At one time or another, we’ve all been around worried family or friends. Sometimes, it’s awkward and uncomfortable. We don’t know what to say, so we say something fast and easy like “Everything’s going to be okay”, “You’ll be fine”, or worse, “Stop worrying”.
It’s as if we think we can change behavior with a smile and a few words of encouragement.
Well, words mean nothing.
Not when you’re the one without a job and no way to pay the mortgage. Not when you’re the one who is on their third round of chemotherapy or it’s your kid who won’t get out of bed because he’s being bullied at school.
Tell that to the single parent struggling to raise five children.
We don’t need words. We need an action plan.
Yes, life changes and surprises. It also breaks hearts and challenges. It can leave us anxious and in a constant state of worry. And if this sounds like a half-empty glass of water I’m pouring, nothing could be further from the truth.
I still believe we have a choice and it’s a choice that can transform our lives.
We can throw sheets over our heads and let worry destroy us. Another option is to find a way to flip worry on its head so we can begin enjoying the lives we were meant to live.
Here are 6 ways to live a worry-free life:
Step 1: Accept That Worry Doesn’t Help
“I am an old man and have known a great many troubles, but most of them never happened.” – Mark Twain
I wouldn’t object to worrying if it can help our lives. But, the fact is, worrying won’t pay the rent or stop an aneurysm from exploding in our brain. And I’ve never seen a hurricane that could be stopped by a few hours of nail biting.
Worrying does nothing to help us deal with what we’re anxious about. It doesn’t make us
more creative, smarter, engaging or productive. Go ahead, worry 24 hours a day, 52 weeks a year. After that, see for yourself if worrying made your life better.
While seeing through this illusion of worry won’t immediately put you into a Zen-like state of bliss, it will hopefully give you more energy. It will free up your mind long enough to see practical solutions to your problems. It will hopefully lead you to action.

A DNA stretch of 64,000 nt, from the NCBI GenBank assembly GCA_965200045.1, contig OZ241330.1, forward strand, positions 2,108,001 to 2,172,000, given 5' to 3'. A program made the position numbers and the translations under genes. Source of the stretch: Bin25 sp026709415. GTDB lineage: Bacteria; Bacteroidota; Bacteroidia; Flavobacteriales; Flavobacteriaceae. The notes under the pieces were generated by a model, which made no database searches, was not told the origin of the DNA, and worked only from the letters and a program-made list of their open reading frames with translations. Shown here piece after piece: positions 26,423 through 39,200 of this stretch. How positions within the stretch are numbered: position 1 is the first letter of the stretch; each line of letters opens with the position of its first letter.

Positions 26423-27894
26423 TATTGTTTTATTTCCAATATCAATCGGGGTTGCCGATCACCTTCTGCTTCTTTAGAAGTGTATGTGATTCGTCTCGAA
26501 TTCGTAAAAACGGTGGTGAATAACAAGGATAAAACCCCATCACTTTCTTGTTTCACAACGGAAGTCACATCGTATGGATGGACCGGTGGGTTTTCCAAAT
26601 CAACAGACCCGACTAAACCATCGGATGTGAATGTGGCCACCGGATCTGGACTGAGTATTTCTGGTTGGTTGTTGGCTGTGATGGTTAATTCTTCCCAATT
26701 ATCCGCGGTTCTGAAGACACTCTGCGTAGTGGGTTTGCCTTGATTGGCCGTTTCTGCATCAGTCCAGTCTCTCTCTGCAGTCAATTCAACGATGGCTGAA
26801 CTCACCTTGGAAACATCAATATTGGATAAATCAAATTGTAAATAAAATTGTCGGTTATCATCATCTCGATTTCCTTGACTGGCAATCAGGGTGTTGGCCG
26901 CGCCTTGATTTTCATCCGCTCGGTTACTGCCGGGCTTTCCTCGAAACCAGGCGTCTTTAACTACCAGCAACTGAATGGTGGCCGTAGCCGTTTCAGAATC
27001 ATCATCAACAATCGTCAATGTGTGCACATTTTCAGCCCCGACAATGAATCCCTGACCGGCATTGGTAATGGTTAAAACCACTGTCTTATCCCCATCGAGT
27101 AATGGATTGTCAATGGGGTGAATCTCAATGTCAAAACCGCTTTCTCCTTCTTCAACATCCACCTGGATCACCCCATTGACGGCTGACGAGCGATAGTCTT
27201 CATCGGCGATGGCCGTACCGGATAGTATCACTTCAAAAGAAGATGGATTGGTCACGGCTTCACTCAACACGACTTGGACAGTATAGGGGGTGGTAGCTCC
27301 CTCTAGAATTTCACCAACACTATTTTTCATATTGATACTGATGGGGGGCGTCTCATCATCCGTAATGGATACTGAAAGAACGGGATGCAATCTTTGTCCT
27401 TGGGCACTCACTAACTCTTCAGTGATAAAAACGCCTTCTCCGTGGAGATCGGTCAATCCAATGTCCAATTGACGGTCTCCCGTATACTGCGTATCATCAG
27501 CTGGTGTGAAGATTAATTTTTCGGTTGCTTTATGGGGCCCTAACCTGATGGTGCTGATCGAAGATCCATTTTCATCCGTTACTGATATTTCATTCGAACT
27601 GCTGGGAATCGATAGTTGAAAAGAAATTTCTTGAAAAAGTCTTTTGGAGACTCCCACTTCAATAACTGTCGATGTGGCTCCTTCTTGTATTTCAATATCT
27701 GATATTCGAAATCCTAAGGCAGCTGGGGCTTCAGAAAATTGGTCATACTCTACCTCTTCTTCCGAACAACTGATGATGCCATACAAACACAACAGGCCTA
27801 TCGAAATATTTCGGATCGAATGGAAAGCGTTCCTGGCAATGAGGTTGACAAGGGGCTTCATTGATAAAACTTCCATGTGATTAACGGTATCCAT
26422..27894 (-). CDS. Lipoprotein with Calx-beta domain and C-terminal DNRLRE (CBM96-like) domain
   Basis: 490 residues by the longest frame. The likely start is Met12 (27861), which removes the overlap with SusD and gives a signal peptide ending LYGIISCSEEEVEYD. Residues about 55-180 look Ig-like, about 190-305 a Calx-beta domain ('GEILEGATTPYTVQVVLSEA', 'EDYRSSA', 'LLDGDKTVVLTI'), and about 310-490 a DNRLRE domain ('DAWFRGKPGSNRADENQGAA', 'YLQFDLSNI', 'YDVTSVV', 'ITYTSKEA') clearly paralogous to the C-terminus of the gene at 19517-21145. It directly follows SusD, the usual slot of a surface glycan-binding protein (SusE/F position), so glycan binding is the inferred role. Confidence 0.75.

Step 2: Stay In The Moment
“Today is the tomorrow we worried about yesterday.” – Author Unknown
The problem with worry is that it exists almost entirely in the past and the future.
We spend so much time and energy worrying about what has already happened. We think about what might happen in the future that we have no time for today. This not only keeps our worries spinning alive, but weakens us, kills our spirit, and robs us of joy.
Staying in the moment is at the heart of any worry-free program. Volumes have been written on the subject and, to be honest, you could spend a lifetime mastering it.
Here is what you can do right now to get started:
- Engage in activities that keep you in the moment. Deep breathing exercises work. You can do yoga, meditation, gardening, reading, running or swimming. You can also consider taking a walk in the woods or a bike ride at the beach. Humor, volunteering, and doing virtually anything you’re passionate about can help, too.
- Surround yourself with people who live in the present moment. Children are good with this. Older people, outdoor types, athletes, and creatives excel at this, too. With a little effort, you’ll find your own role models. Spend enough time with them and it’ll rub off. At first these people might get on your nerves. That’s just your worried, uncomfortable self cringing at the idea of letting go. Stay with it.
Catch yourself living in the past or the future as often as you can. Notice regret as it pops up. Recognize when you start thinking about what might or might not happen tomorrow. Catch all these “past and future” moments and bring yourself back to the moment you’re living in.
Step 3: Stop Looking For Bad Things To Worry About
“He that seeks trouble always finds it.” – English Proverb
Turn off the news, switch off talk radio, stop reading newspapers, and avoid all conversations with people who only want to talk about how screwed up the world is. You know who they are.